Wyclef Jean

The Carnival  Hear it Now

RS: 0of 5 Stars


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When the Fugees LP "the Score" burst on the scene a year and a half àgo, they opened up hip-hop's narrowing worldview with infectioús musicality and anti-gangsta, positive vibrations. On his new solo effort, The Carnival, guitarist and producer Wyclef Jean – arguably the brains behind The Score – is out to prove that he is "not only a player but a goddamn revolutionary." As the Fugees' recent wildly successful shows in Haiti proved, Wyclef Jean is pushing hip-hop into an international, multicultural milieu by mining his Caribbean roots.

For Wyclef and his native culture, the carnival is a place where "anything can happen." As proof, this LP – featuring "Refugee Allstars" Lauryn Hill, Prakazrel "Pras" Michel, John Forte and Melky Sedeck – offers cinematic moments on the mean streets of Brooklyn ("Year of the Dragon") and slow-and-low, Pharcyde-ish booty baiting ("To All the Girls") alongside an appearance by New Orleans veterans Neville Brothers ("Mona Lisa"). The Carnival also dips into the pool of pop history on sure-fire summer jams such as "We Trying to Stay Alive" (think the Bee Gees in da hood) and the Latin standard "Guantanamera" (which could revive salsa queen Celia Cruz's career yet again). The album's island-flavored Creole-lyric tunes, "Jaspora" and "Yelé" – both of which have been hits in Haiti – rock with polyrhythmic authority as well.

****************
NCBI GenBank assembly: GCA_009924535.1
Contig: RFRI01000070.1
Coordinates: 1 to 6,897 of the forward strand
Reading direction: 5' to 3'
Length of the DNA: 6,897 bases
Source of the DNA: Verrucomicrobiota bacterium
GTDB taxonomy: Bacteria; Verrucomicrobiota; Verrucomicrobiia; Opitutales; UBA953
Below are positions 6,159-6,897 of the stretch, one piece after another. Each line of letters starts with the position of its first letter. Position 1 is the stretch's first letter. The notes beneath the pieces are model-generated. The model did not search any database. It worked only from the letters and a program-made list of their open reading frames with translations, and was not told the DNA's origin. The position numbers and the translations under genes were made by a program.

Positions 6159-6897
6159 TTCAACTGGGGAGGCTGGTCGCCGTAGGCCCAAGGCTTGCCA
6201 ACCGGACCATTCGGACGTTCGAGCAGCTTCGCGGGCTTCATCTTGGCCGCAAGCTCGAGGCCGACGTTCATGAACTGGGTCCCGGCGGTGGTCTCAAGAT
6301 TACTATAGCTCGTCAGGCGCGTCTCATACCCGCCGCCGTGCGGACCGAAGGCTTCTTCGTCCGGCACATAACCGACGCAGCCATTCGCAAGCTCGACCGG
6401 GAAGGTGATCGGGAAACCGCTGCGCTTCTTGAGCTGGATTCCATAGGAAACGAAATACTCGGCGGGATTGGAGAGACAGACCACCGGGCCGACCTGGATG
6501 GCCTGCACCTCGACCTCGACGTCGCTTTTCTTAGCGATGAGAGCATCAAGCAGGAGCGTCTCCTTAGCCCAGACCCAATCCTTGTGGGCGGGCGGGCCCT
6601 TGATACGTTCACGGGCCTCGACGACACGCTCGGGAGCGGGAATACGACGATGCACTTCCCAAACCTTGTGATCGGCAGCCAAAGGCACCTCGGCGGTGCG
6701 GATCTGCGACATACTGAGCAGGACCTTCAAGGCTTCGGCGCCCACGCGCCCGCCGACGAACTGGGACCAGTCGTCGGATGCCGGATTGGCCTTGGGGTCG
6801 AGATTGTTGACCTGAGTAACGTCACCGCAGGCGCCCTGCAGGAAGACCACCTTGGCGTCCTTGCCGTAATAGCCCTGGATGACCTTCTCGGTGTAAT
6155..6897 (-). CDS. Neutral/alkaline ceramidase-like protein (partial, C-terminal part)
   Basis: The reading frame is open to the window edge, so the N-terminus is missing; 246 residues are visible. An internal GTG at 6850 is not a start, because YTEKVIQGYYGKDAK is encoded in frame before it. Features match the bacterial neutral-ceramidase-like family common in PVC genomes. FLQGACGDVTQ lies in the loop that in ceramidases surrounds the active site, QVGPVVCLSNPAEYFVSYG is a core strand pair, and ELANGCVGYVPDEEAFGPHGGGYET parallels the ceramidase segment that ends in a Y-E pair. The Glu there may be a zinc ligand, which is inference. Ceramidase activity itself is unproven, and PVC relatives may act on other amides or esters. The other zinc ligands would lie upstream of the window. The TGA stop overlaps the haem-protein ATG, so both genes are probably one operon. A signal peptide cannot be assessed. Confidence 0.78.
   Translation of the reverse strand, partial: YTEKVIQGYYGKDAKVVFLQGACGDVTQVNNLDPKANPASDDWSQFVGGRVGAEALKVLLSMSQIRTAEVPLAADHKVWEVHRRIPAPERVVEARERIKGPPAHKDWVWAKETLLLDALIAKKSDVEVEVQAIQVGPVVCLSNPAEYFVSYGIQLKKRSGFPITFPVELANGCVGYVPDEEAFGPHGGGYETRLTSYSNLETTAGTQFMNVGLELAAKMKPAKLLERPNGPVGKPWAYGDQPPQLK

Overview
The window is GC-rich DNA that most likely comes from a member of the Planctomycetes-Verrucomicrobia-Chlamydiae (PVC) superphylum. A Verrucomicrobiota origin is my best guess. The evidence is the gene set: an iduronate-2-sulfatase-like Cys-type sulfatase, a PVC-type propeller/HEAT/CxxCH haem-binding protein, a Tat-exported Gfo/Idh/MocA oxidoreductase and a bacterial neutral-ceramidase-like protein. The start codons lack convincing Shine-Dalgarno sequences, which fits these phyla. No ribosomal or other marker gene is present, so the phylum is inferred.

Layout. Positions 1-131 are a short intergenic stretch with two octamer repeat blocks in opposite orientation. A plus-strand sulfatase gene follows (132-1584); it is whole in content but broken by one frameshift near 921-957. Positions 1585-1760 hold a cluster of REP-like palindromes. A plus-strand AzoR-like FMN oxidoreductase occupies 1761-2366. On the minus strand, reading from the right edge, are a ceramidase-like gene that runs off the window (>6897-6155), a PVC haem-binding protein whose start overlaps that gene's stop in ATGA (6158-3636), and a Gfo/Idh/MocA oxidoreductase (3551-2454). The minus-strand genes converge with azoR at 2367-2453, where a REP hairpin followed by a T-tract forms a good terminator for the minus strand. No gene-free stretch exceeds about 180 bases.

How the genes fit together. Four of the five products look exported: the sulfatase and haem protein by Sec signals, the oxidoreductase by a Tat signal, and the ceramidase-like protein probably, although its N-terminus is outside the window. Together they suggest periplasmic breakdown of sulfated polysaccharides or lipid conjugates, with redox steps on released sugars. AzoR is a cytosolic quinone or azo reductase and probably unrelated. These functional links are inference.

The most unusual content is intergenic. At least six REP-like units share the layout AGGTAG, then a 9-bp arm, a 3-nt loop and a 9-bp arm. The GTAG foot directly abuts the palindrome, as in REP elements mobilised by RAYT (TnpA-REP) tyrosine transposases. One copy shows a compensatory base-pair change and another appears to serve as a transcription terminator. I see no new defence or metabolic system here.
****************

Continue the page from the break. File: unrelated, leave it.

The Carnival's most stunning moment, though, is "Gunpowder." Wyclef becomes Bob Marley reincarnate, crooning, "We can't stop the violence/Because the war is not over/Until you can feel love, peace in your silence," with an I-Threes chorus wailing in the background. If that isn't an original hip-hop voice, what is? (RS 764/765)


(Posted: Jun 26, 1997)


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